I read an article about researchers who analyzed data from hundreds of novels. They discovered that there are only six basic story types. I found this quite liberating; as a writer, I can have fun mixing the types of stories to create something new.
I sometimes take a similar approach to my catechetical ministry and mix some ideas that were shared here at Catechist’s Journey. This past spring, I did that while hosting a virtual session with young people preparing for Confirmation. I combined elements of the Sacraments of Initiation Learning Stations with a scavenger hunt.
Since the session’s focus was specifically on the Sacrament of Confirmation, I only concerned myself with the signs and symbols of that sacrament. I used those signs and symbols, as explained in the learning stations activity, to come up with ideas for items the young people should find during their scavenger hunt.
First, I asked the young people to find something they do with or wear on their hands. One young person brought to the screen his video game controller. I brought out an alligator puppet, which elicited a few smiles. I then described the ritual action of the laying on of hands in Confirmation.
Next, I asked the kids to find something they wear on their head. I came back wearing my bike helmet. One of the young people came back wearing a Chicago Cubs ballcap. I explained that queens and kings wear crowns on their heads and that anointing with oil was a sign used in ancient times to confer royal authority. That led me to explain the sacrament’s action of anointing with oil.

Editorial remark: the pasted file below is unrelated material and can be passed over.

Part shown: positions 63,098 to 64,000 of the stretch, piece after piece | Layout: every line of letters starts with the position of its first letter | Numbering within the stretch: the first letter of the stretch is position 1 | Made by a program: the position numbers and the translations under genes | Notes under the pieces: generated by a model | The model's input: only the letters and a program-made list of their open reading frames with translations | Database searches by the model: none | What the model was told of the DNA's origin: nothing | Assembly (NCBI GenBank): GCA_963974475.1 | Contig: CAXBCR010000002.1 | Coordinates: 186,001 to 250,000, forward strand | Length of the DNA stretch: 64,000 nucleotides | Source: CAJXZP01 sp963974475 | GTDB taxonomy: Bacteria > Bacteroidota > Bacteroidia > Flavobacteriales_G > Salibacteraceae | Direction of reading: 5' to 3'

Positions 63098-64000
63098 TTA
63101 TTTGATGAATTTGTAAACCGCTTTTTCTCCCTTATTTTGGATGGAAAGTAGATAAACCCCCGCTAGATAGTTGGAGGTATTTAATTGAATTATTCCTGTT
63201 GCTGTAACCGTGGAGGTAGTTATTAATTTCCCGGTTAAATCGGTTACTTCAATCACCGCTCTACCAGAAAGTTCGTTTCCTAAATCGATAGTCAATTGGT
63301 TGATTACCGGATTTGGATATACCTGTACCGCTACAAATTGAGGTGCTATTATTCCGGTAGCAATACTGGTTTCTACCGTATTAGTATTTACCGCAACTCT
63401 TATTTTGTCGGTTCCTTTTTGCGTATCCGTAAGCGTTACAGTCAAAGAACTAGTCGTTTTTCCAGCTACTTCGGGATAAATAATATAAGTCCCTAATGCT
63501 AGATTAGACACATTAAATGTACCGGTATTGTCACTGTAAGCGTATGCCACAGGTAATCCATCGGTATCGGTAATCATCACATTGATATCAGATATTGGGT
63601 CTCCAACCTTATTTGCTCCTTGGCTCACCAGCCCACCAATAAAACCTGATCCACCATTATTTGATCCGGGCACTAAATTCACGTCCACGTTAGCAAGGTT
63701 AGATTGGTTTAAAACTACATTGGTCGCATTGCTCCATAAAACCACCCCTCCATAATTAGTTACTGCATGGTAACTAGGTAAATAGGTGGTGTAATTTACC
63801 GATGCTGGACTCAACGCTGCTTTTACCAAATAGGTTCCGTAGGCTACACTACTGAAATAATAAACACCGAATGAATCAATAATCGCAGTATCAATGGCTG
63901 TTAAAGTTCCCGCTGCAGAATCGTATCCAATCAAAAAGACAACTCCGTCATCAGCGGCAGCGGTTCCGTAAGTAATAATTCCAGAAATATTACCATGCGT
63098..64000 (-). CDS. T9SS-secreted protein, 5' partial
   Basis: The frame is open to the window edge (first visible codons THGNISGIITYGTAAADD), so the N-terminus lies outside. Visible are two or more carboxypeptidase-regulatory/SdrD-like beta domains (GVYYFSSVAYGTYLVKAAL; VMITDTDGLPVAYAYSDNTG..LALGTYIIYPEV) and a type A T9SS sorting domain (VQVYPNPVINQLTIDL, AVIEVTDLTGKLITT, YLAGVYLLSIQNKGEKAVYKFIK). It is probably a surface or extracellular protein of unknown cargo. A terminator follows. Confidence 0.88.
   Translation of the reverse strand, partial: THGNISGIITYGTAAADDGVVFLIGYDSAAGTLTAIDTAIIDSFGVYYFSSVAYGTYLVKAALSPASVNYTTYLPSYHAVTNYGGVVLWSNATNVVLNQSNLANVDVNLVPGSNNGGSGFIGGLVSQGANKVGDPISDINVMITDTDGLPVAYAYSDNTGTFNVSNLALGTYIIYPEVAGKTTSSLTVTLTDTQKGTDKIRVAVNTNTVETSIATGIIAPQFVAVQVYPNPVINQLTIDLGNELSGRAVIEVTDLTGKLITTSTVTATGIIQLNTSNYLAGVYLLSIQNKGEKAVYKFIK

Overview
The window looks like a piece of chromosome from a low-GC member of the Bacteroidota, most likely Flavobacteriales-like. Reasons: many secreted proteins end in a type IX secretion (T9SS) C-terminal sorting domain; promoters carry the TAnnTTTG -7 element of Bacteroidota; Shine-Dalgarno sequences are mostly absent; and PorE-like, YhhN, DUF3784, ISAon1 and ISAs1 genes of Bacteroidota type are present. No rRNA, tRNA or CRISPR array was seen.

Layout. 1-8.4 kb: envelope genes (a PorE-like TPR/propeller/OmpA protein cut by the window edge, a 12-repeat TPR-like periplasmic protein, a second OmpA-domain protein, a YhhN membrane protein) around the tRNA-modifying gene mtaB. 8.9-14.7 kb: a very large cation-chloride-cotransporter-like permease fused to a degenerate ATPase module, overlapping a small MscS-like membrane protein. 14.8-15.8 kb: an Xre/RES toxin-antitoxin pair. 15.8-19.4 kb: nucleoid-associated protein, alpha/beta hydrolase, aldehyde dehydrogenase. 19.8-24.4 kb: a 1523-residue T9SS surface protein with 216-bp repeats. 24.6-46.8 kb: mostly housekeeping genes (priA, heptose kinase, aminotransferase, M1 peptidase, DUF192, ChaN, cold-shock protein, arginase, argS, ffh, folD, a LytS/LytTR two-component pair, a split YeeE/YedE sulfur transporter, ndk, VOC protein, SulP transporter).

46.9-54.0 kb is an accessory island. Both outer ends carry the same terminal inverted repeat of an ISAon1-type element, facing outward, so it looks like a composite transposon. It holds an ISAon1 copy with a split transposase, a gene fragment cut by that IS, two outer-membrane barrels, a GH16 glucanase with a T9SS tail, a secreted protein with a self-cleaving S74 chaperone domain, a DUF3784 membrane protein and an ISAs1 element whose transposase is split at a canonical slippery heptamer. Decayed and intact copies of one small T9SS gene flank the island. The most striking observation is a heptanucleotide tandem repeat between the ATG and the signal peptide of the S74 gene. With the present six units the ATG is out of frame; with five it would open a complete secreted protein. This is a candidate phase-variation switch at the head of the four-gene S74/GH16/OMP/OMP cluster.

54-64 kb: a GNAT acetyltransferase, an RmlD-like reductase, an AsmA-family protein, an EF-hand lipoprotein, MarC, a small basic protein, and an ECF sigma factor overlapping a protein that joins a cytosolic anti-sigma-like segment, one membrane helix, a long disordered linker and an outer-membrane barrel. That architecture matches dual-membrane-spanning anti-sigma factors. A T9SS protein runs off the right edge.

To introduce the words, “Be sealed with the gift of the Holy Spirit,” which they will hear at Confirmation, I asked the young people to find something that protects them. One participant shared her rosary with the group. I explained that the seal of the Holy Spirit marks and protects us.
Finally, I asked the young people to find something that leads or guides them. One young person brought his dad to the screen, while another showed us her journal. I then explained that our bishop leads, guides, and protects his diocese, and through his office, the Church leads us to Christ. I reminded the Confirmation candidates that the bishop will be the one to confirm them.
This ended up being a fun session that engaged the young people during our virtual gathering. I was pleased this activity allowed me to be creative in applying and combining wonderful resources and activities that I’ve read about on Catechist’s Journey.
How have you applied some of the ideas you’ve read about on this blog?